As with the hanggliding, I think the paragliding will be a big help. While the canopy skills won't transfer particularly well (paragliders are much, much higher performance wings than BASE canopies), the knowledge of winds and turbulence shown by paragliders is fantastic, and this definitely gives them a huge advantage as intermediate and advanced BASE jumpers.

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...I'm curious as to whether "environmental familiarity" is considered as important as the more technical side, whever that may have been developed?



Certainly. I'd say one of the biggest problems students have is freaking out because of the unfamiliar environment. In this regard, the more different (hopefully similar to BASE in some way) environments you have exposed yourself to, the better you'll keep your head in the BASE environment. This is exactly why Dwain used to train aerials by teaching in belts, then moving to trampolines and pools--each time, you had to conquer the same type of environmental shifts that you'd face when you moved to a BASE exit point. In essence, he was teaching his students to face their fear of the exit before they ever got to the exit (the same principle applies to the pendulator, or to BR's bungee training jumps).
-- Tom Aiello

Tom@SnakeRiverBASE.com
SnakeRiverBASE.com

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How can someone perform a stable exit if they have been skydiving.

Airplane skydiving gives exactly zero preparation for BASE exits. Balloon jumps or helicopter jumps are pretty much the only way to practice BASE exits on a skydive.



I was implicitly including helicoper/balloon jumps, but I take your point. I'm looking forward to doing some of those! ;)

But I'm also curious as to awareness: if you haven't been around long enough, you don't know what questions to ask, how to react etc? Isn't this in part why it is suggested that an aspirant groundcrews first? Views anyone?

Having read Tom's latest post, I believe we're thinking along similar lines... ;)
--
BASE #1182
Muff #3573
PFI #52; UK WSI #13

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This morning I got up at 5:00, thru two Rigs, and my hard gear in the truck.
Flew by coffee people and picked up a Canadian immigrant BASE jumper who is trying to scam his way into U.S. Citizenship. Then we hauled ass up north to one of our local, Mountains to bang two jumps out.
While stuffing my gear in my stash bag, to do the climb out of the canyon on the second jump It become so clear to me that I was -Wrong !
>The first jump was a fast tail wind. I pitched early to give me a good extra second or two to do a tight flat turn 180 deg. approach. As I was setting up in very deep brakes, there was a strong left side rotor that pushed me hard, but it was no big deal really and I flared it, Planed out the canopy and ran like hell to a stop. All was good except The Canadian/American who was laughing at me.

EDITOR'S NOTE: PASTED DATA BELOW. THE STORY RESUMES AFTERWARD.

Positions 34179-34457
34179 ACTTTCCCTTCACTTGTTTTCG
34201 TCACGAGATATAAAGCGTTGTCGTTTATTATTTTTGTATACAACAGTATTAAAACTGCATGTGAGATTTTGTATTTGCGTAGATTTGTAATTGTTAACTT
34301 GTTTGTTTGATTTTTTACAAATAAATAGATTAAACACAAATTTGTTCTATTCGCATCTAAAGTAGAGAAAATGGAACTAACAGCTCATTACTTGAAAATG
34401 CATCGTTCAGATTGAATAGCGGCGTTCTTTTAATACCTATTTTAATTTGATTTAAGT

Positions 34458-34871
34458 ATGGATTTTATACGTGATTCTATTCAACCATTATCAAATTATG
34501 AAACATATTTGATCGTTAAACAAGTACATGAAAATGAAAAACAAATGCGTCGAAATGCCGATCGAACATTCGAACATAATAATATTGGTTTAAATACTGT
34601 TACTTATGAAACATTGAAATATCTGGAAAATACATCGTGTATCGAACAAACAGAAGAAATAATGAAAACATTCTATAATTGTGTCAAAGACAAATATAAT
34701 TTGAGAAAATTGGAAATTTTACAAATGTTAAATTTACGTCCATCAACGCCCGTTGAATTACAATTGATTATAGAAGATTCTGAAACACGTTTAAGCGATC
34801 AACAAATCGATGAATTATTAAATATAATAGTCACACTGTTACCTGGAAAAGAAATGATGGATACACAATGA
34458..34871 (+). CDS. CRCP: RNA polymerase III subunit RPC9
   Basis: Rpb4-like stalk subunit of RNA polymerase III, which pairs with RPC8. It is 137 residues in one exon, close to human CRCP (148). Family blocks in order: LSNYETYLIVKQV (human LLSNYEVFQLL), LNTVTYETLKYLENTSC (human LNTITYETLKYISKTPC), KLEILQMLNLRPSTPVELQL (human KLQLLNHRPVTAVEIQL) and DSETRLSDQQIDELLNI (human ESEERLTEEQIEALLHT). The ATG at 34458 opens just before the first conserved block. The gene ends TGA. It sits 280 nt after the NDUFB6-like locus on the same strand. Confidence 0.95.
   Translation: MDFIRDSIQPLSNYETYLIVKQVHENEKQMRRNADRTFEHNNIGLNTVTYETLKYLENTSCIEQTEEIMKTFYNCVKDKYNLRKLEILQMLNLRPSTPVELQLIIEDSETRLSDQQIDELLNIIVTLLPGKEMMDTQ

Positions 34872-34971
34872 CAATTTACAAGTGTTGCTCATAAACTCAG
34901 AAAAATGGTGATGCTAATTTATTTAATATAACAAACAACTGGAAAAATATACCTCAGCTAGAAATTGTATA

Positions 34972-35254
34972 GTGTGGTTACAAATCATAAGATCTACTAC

>When we shuffled out to do the second jump the wind had done a complete 180 and we had a steady head wind.
The Canadian got the bright idea for a two way. I said what the hell and 1-2-3 lets go. Nice head wind and a on heading opening for both of us. I slammed it into deep brakes to set up on the tight approach, and about 75 feet above the deck, I got a down-push of Air from somwhere in the tight canyon. I instinctively let up on the toggles to let it fly, got the little bit of speed and lift I needed to Plane out and land safely. Nice jumps fun times.

It became so clear to me then after that Jump.
The Minority obviously is right and the Majority is Wrong
The 11 years of Skydiving I did was a total waste of time and energy.
The 1000 Skydives I did before my first BASE jump "97... what a joke.
>The person who has never made a Skydive exiting that object with no flight time in training.
Under Canopy. Has the same chance of a safe landing safely and a easy hike out,
to do Another jump, Another day, as the BASE Jumper who has had a several Skydives.
Canopy experience means nothing in the big picture.
The People who trained me to BASE jump. Why would they Lie to me ?
In my opinion they are Dumb Ass's, they were obviously wrong and no nothing of
what it take to a safe BASE Jump.

I am sorry and I was wrong.
;) Be Safe :)thanks...Ray Losli

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Airplane skydiving gives exactly zero preparation for BASE exits. Balloon jumps or helicopter jumps are pretty much the only way to practice BASE exits on a skydive.


How about Mr Bill jumps - probably cheaper than balloon or heli jumps? Of course you probably need a few more than the minimum # of skydives to do them - just like in serious CRW.
If some old guy can do it then obviously it can't be very extreme. Otherwise he'd already be dead.
Bruce McConkey 'I thought we were gonna die, and I couldn't think of anyone

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I don't believe that - frankly I don't generally consider someone with less then 1000, or at least 700, to have lots of skydives - and, as Ray said back in the old days before BASE went mainstream, most people had quite a few skydives before starting to BASE jump anyways... You'd have to narrow your search down to relatively modern fatalities, say early to mid '90's.

------------------------------------------------------------

Not a question of "belief," really. It's just a fact. How we interpret that fact is the real question.

Also, the majority of the List entries date from the early to mid 90s. So it's not really "narrowing the search" much to discuss the correlation on the list between skydives and fatalities. I'm thinking of 1000+ as, roughly speaking, "lots of skydives."

________________________________________________

I'm curious as to where you got your facts? I just looked at the BASE fatality list and the majority of the entries do not list either BASE experience or Skydiving experience (note to self - I meant to contact Nick a couple of years ago that we needed a generic form for incident/fatality reporting that would answer such questions as approx BASE and skydiving experience, years in sport, type of gear, specifically so we would have such information).